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DJI tries to debunk rumors that Phantom drones are discontinued

DJI has denied rumors surrounding the Phantom 4 and Phantom 5, though the company’s future plans for its Phantom line of drones remain unclear.

Most models of the Phantom 4 have been out of stock for months, and there are no signs that they will ever be replenished, according to the first part of a report by Drone DJ. The only version that remains available from the online DJI store is the Phantom 4 Pro RTK model, which targets commercial and professional users.

Drone DJ also unearthed an interview of DJI Director of Public Safety Integration Romeo Durscher with the Drone Owners Network that signals the end of the Phantom 4. “Yes, the Phantom line with the exception of the Phantom 4 Pro RTK has come to an end,” Durscher said in the video.

The second part of the Drone DJ report then claimed that the successor of the Phantom 4 was no longer in development. There have been leaked images of Phantom 5 prototypes, which is rumored to have two models. One version of the Phantom 5 is said to feature a zoom lens and a price tag of about $1,700, while another version would be a more expensive “Pro” or “Hasselblad” version that would come with an interchangeable lens system.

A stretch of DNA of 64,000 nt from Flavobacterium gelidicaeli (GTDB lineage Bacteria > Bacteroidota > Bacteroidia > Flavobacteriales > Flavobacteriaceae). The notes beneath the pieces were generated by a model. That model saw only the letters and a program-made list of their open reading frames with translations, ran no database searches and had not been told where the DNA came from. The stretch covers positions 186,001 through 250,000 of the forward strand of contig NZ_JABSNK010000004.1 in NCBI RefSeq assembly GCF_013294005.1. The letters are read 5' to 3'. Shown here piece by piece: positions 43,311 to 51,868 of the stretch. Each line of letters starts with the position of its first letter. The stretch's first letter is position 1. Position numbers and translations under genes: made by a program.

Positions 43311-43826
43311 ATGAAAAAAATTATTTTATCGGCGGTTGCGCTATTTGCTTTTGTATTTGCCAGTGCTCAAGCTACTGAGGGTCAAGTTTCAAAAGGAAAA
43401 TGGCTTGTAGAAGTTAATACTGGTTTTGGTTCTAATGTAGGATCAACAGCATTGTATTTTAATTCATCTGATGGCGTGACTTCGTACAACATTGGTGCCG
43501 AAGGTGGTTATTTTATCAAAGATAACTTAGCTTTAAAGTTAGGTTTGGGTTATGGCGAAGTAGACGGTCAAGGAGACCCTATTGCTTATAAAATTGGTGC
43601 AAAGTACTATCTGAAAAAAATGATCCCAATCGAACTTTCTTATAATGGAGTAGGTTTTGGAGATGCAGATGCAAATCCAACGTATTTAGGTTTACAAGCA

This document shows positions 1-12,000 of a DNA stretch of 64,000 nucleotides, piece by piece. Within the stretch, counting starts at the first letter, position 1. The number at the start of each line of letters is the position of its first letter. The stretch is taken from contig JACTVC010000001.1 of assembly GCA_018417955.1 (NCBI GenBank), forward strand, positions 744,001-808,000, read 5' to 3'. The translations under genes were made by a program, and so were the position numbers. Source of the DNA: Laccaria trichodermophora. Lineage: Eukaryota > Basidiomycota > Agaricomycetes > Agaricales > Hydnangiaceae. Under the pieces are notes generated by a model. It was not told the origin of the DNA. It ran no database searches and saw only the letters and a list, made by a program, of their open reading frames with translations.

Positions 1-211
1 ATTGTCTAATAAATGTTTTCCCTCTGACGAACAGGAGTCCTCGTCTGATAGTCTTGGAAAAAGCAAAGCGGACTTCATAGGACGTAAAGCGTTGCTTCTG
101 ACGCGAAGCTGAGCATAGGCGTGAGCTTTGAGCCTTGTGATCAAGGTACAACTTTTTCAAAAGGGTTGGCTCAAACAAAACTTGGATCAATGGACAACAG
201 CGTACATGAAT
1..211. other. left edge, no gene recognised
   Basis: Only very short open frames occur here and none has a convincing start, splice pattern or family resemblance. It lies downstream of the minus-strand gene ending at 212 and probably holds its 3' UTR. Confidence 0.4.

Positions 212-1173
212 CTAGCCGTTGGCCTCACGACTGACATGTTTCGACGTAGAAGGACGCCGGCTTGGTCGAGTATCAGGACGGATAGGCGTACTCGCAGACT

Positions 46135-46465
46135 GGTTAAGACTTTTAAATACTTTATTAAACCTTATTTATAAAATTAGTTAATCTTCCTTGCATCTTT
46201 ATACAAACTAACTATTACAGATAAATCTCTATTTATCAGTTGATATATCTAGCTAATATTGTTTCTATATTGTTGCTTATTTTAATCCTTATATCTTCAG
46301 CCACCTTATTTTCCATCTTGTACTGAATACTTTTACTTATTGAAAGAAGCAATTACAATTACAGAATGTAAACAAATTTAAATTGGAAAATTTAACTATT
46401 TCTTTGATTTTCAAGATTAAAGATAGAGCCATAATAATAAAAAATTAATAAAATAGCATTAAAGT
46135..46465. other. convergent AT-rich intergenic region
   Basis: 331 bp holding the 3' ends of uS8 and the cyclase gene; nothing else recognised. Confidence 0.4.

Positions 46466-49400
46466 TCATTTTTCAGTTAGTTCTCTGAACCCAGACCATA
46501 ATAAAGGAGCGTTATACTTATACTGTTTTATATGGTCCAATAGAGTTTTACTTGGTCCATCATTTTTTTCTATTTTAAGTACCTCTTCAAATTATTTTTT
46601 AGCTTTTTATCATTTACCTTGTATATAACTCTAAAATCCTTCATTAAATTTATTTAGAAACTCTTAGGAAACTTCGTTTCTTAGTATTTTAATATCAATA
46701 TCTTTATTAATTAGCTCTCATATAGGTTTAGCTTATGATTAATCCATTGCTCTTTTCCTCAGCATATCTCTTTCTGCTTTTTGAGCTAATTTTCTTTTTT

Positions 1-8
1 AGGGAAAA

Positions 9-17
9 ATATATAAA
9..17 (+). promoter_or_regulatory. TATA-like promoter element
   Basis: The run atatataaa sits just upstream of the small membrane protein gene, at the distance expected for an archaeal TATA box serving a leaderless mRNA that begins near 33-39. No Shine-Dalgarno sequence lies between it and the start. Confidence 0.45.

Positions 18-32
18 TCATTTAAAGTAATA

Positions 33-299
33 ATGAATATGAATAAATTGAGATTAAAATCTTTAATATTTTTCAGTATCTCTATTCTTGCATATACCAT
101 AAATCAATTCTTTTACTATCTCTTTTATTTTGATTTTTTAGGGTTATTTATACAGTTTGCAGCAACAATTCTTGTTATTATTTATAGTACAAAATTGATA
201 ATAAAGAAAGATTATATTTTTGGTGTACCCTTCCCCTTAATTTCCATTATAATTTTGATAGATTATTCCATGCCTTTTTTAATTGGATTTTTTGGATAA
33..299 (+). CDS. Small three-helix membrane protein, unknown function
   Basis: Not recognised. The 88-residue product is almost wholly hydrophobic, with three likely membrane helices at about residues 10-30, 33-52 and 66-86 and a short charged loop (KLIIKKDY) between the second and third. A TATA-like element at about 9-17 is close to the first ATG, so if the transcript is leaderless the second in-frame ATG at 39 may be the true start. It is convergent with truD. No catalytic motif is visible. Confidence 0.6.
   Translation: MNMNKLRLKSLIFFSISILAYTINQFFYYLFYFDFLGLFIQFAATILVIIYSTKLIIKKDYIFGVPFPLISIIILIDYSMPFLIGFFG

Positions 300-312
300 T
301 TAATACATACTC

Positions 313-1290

The discontinuation of the Phantom 4 and the cancelation of the Phantom 5 would be a surprise, considering that the Phantom line of drones launched DJI’s brand and remains one of the company’s most recognizable products.

In response to the reports, DJI said that the death of the Phantom drones are not true.

“Romeo misspoke,” DJI communications director Adam Lisberg told The Verge. “Due to a shortage of parts from a supplier, DJI is unable to manufacture more Phantom 4 Pro V2.0 drones until further notice. We apologize for any inconvenience this might cause and recommend our customers explore DJI’s Mavic series drones as an alternative solution to serve their needs,” the company said in a statement.

“As for the Phantom 5 rumors, we’ve never said we considered making a Phantom 5 in the first place, so there’s nothing to cancel,” Lisberg added, claiming that the leaked photos of the Phantom 5 prototype were actually of a one-off design for an unnamed customer.

There are issues with DJI’s explanations though, particularly that the parts shortage has lasted for five months, and the fact that it would take a considerable amount of resources to create an interchangeable lens drone for just one customer.

The third part of the Drone DJ report pins DJI’s future on the Mavic 2, and it just so happens that in its statement and on its website, the company is pushing customers to try out its Mavic drones. The future of DJI’s drones business remains unclear, but it certainly looks like the Phantom is on its way out.

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